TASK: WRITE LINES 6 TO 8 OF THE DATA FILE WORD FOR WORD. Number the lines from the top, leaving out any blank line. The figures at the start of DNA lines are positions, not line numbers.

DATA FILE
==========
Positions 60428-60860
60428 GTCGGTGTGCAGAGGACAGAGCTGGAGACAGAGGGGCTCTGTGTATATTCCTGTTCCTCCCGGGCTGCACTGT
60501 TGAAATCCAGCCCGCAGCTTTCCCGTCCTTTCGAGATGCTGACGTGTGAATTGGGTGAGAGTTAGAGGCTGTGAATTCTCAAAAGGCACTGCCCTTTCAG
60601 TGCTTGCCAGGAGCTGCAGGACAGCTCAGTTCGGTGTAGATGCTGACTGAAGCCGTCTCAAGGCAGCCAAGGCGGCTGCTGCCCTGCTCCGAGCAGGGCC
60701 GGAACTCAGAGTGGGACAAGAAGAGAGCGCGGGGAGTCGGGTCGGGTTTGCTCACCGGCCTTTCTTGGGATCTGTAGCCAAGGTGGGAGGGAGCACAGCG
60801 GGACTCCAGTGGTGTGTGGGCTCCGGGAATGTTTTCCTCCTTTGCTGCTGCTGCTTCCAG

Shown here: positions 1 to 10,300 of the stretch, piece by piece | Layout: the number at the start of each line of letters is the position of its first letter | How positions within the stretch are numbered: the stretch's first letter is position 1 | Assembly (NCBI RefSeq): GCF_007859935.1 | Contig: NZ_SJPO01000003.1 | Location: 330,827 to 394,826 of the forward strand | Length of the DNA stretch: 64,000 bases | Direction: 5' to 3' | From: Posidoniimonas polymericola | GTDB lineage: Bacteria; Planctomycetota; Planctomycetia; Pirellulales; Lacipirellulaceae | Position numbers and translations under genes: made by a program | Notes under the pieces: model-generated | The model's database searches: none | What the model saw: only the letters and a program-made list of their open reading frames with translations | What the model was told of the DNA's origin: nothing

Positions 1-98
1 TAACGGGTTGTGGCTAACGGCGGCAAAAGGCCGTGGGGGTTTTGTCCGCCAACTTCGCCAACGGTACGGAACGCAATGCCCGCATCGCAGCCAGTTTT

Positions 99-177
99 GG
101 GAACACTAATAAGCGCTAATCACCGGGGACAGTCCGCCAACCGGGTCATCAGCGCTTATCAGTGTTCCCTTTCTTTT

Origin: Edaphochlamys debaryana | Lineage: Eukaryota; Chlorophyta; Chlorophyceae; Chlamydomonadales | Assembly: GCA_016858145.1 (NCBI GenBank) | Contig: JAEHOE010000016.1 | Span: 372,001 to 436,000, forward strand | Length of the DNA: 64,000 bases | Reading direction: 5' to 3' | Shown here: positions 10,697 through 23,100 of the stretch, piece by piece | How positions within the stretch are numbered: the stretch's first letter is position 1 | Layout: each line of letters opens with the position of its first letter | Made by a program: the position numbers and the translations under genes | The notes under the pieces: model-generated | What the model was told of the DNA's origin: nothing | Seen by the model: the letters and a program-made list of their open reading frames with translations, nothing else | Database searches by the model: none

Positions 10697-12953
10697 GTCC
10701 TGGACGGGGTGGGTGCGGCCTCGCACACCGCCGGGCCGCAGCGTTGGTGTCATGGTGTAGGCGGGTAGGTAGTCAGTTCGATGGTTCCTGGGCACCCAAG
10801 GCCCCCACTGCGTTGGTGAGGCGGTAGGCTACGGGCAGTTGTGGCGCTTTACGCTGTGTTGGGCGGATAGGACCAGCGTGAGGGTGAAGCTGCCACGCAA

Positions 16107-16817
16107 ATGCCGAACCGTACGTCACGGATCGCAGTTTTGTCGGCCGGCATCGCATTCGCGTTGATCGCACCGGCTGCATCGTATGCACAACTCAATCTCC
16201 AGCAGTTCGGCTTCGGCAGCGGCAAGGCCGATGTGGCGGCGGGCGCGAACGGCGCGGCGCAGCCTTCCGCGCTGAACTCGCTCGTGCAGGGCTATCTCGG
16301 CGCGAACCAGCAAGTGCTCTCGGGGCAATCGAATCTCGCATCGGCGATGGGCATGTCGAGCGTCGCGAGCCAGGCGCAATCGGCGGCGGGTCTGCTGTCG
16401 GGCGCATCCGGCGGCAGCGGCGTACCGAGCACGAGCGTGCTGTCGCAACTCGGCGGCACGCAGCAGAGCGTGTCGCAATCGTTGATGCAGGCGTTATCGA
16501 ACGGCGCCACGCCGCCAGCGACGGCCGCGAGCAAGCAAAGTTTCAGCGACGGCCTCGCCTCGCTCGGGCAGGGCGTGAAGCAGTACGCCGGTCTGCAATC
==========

60801 GGACTCCAGTGGTGTGTGGGCTCCGGGAATGTTTTCCTCCTTTGCTGCTGCTGCTTCCAG

Shown here: positions 1 to 10,300 of the stretch, piece by piece | Layout: the number at the start of each line of letters is the position of its first letter | How positions within the stretch are numbered: the stretch's first letter is position 1 | Assembly (NCBI RefSeq): GCF_007859935.1 | Contig: NZ_SJPO01000003.1 | Location: 330,827 to 394,826 of the forward strand | Length of the DNA stretch: 64,000 bases | Direction: 5' to 3' | From: Posidoniimonas polymericola | GTDB lineage: Bacteria; Planctomycetota; Planctomycetia; Pirellulales; Lacipirellulaceae | Position numbers and translations under genes: made by a program | Notes under the pieces: model-generated | The model's database searches: none | What the model saw: only the letters and a program-made list of their open reading frames with translations | What the model was told of the DNA's origin: nothing

Positions 1-98